Also Called: Nominal Group Technique
What is Multivoting?
Multivoting allows a team to quickly come to a consensus on the relative importance of issues, problems, or solutions by accounting for individual importance rankings in a team's final priorities. This technique:
- Builds commitment to the team's choice through equal participation in the process
- Allows every team member to rank issues without being pressured by others
- Puts quiet team members on an equal footing with more dominant members
- Makes a team's consensus (or lack of it) visible; the major causes of disagreement can be discussed
How to Conduct Multivoting
1. Start a List
Generate the list of issues, problems, or solutions to be prioritized. In a new team with members who are not accustomed to team participation, it may feel safer to do written, silent brainstorming, especially when dealing with sensitive topics.
2. Record Issues (Draft)
Write statements on a flipchart or board.
3. Clarify Issues
Eliminate duplicate and/or clarify meanings of any of the statements. As a leader, always ask for the team's permission and guidance when changing statements.
4. Record Issues
Record the final list of statements on a flipchart or board. Use letters rather than numbers to identify each statement, so that team members do not get confused by the ranking process that follows.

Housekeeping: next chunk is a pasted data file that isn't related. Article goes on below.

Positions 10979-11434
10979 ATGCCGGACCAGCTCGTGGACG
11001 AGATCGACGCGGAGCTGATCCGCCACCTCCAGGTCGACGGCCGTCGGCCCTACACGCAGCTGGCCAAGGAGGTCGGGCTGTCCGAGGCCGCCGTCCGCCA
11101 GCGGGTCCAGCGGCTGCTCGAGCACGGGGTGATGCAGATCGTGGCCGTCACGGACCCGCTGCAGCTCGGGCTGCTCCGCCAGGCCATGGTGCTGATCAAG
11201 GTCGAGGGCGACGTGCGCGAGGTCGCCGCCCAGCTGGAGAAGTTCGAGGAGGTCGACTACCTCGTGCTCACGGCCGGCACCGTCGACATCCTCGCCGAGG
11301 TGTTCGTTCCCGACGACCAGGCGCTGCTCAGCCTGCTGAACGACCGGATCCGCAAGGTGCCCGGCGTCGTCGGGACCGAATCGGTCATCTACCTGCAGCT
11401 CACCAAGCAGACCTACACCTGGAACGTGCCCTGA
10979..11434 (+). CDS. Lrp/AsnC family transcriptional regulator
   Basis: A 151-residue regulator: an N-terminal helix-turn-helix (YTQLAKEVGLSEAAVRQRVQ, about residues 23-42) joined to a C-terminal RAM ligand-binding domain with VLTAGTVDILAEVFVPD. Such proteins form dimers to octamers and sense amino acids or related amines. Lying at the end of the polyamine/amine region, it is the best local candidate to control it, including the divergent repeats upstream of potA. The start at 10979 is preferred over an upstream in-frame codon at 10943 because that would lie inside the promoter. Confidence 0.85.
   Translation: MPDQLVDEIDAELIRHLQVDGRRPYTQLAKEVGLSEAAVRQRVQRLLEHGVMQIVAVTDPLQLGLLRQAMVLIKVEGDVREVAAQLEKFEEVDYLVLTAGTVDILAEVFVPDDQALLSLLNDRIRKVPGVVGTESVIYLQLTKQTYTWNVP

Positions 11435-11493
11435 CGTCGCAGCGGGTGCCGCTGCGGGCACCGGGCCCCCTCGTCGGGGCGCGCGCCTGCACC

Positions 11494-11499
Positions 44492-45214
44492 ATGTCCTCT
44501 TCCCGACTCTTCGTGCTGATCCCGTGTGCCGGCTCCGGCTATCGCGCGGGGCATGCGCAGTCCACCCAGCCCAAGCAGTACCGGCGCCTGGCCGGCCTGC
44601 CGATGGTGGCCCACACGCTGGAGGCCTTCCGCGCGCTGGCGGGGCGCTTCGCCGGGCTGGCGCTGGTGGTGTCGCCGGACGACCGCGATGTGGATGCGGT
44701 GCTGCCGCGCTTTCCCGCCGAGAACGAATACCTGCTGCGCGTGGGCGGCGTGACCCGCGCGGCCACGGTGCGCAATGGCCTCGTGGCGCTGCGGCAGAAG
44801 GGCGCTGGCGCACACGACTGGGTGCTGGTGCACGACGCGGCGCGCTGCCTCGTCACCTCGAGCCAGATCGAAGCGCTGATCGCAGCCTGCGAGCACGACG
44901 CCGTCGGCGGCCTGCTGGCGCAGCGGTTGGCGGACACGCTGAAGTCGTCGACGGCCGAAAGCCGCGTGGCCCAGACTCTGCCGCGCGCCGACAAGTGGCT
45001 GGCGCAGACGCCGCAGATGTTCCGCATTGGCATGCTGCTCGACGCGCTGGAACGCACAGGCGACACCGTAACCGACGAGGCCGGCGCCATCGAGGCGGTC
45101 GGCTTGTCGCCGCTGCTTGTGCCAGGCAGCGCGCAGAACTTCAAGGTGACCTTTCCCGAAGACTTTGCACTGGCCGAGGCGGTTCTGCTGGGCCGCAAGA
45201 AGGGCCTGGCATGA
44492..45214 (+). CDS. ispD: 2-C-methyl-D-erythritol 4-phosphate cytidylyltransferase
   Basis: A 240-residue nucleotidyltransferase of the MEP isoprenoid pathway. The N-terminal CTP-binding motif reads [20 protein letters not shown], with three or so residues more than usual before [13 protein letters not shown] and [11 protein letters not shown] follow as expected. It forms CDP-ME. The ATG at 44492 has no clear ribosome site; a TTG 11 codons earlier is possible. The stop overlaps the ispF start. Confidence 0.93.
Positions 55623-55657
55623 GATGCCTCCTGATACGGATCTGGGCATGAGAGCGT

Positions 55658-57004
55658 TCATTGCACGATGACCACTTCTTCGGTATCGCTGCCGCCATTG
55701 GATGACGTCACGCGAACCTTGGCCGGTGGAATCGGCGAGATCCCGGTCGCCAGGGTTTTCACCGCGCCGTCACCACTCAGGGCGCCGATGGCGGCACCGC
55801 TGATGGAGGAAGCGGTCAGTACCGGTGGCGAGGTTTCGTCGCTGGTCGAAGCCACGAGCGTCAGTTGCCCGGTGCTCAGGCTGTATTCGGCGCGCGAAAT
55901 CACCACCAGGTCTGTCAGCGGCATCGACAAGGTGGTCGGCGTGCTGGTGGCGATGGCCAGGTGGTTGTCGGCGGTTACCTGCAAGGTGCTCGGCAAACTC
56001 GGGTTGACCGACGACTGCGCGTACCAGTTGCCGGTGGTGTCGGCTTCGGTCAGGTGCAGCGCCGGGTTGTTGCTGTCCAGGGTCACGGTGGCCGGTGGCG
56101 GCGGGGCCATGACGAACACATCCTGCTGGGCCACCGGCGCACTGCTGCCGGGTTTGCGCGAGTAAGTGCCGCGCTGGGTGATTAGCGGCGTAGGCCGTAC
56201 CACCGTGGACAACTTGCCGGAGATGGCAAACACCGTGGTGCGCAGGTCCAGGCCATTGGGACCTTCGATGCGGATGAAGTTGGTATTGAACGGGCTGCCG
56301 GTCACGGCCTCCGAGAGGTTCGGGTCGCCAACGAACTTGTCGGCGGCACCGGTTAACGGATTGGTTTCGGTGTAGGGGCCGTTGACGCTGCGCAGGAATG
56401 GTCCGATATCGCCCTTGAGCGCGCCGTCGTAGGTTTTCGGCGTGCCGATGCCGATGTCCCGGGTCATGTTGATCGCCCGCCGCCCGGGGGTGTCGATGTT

For example: Why doesn't the public health system effectively assist local health jurisdictions with epidemiologic investigations (as described in national performance standards)?
A. Few personnel available to assist
B. No process to detect assistance needs
C. Slow response to requests
D. Sites don't know what assistance is available
5. Rank Issues
Each team member records the corresponding letters on a piece of paper, and ranks the statements in order of importance.
This example allows users to "reverse" rank choices by giving the highest number of points (4) to the most important statement, and decreasing points to less important statements. This allows team members to leave a statement blank (value = 0) without increasing its importance—important, as individual rankings will later be added.
|Team Member: Sonja|
|4 points||C. Slow response to requests|
|3 points||A. Few personnel available to assist|
|2 points||B. No process to detect assistance needs|
|1 point||D. Sites don't know what assistance is available|
6. Combine Rankings
Combine the rankings of all team members. The issue with the highest number of votes (in this case, "A. Few personnel available to assist") is likely a good place to start work.
|A. Few personnel available to assist||3||4||4||11|
|B. No process to detect assistance needs||2||1||2||5|
|C. Slow response to requests||4||3||3||10|
|D. Sites don't know what assistance is available||1||2||1||4|
One-Half Plus One
When dealing with a large number of choices, it may be necessary to limit the amount of items ranked. The "one half plus one" approach would rank only a portion of the total.
For example, if 20 ideas were generated, then team members would rank only the top 11 choices. If needed, this process could be repeated with the remaining 9 items, ranking the top 5 or 6 items, until a manageable number are identified.
Each team member rates, not ranks, the relative importance of choices by distributing a value (e.g. 100 points), across the options. Each team member can distribute this value among as many or as few choices as desired.
Gaining Consensus among Stakeholders through the Nominal Group Technique (PDF)
Centers for Disease Control and Prevention
Nominal Group Technique
American Society for Quality
Public Health Memory Jogger
Public Health Foundation, GOAL/QPC